From Latin obsequiōsus (“complaisant, obsequious”), from obsequium (“compliance”), from obsequor (“comply with, yield to”), from ob (“in the direction of, towards”) + sequor (“follow”) (see sequel).
obsequious (comparative more obsequious, superlative most obsequious)
- (archaic) Obedient; compliant with someone else's orders or wishes.
- Excessively eager and attentive to please or to obey instructions; fawning, subservient, servile.
- 1927, Thornton Wilder, The Bridge of San Luis Rey, p. 20
- Translation falls especially short of this conceit which carries the whole flamboyance of the Spanish language. It was intended as an obsequious flattery of the Condesa, and was untrue.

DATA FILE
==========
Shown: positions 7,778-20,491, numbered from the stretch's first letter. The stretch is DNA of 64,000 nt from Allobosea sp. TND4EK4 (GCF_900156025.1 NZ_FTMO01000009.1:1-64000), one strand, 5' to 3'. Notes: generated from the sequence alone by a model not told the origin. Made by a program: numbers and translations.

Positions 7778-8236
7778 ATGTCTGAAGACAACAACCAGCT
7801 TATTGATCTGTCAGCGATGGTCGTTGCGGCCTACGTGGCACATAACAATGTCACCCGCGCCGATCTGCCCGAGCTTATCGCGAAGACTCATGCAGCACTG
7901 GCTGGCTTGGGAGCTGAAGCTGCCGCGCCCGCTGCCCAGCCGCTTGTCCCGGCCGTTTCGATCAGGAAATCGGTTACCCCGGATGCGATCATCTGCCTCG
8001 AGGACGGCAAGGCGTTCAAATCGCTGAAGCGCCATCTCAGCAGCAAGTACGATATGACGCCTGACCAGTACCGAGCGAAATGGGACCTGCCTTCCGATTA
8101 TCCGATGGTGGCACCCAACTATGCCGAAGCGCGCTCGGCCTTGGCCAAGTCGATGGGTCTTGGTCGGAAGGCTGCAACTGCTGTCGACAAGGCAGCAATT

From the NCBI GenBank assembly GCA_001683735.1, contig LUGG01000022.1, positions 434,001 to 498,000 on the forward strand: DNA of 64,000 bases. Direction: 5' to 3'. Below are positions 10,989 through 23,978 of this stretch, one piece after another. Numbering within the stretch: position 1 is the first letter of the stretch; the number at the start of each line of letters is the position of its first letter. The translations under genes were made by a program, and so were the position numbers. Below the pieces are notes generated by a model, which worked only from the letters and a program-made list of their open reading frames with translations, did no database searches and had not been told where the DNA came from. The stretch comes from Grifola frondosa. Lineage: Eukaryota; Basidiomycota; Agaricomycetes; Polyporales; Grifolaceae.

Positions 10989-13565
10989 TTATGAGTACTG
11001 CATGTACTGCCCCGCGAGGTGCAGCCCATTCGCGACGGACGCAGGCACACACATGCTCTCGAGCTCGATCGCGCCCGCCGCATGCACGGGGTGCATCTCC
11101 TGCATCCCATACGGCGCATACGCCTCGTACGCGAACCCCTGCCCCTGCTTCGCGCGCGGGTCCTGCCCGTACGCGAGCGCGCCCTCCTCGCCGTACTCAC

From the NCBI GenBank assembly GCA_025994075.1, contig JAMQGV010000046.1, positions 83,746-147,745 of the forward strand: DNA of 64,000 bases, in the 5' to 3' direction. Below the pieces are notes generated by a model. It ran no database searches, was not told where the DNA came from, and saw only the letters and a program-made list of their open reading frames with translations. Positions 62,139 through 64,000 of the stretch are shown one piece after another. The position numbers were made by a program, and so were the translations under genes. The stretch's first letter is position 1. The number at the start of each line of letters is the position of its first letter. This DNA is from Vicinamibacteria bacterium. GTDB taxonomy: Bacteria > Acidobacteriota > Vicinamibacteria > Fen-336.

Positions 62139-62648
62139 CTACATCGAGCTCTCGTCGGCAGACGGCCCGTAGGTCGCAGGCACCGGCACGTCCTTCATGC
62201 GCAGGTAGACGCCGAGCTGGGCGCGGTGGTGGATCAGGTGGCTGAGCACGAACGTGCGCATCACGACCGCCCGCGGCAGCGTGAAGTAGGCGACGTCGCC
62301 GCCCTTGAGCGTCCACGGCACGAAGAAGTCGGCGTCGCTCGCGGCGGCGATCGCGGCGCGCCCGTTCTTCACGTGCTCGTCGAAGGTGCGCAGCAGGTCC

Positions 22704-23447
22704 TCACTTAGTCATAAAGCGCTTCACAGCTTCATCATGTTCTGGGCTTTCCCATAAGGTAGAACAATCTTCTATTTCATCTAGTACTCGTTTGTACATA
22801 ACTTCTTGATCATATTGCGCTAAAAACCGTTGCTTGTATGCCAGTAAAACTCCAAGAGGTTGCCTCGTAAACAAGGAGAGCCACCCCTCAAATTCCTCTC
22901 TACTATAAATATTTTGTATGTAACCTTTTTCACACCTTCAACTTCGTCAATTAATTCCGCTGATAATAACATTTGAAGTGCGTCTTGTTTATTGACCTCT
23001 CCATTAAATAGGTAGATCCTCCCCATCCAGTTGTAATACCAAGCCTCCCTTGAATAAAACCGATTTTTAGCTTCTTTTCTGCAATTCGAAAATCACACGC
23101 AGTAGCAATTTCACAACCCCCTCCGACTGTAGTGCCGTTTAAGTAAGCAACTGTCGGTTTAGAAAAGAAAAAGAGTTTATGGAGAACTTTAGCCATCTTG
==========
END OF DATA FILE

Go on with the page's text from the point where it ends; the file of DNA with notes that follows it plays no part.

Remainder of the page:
- (obsolete) Of or pertaining to obsequies, funereal.
obedient, compliant with someone else's orders
- Catalan: obsequiós
- Czech: podlézavý
- Danish: servil, slesk
- Dutch: kruiperig (nl), slaafs (nl), onderworpen (nl)
- Finnish: nöyristelevä, mielistelevä (fi)
- French: obséquieux (fr), soumis (fr)
- German: unterwürfig, hörig (de), servil (de), kriecherisch, devot (de)
- Greek: γλύφτης m (glýftis)
- Hungarian: alázatos (hu), szolgalelkű (hu)
- Ido: komplezachema (io), respektemacha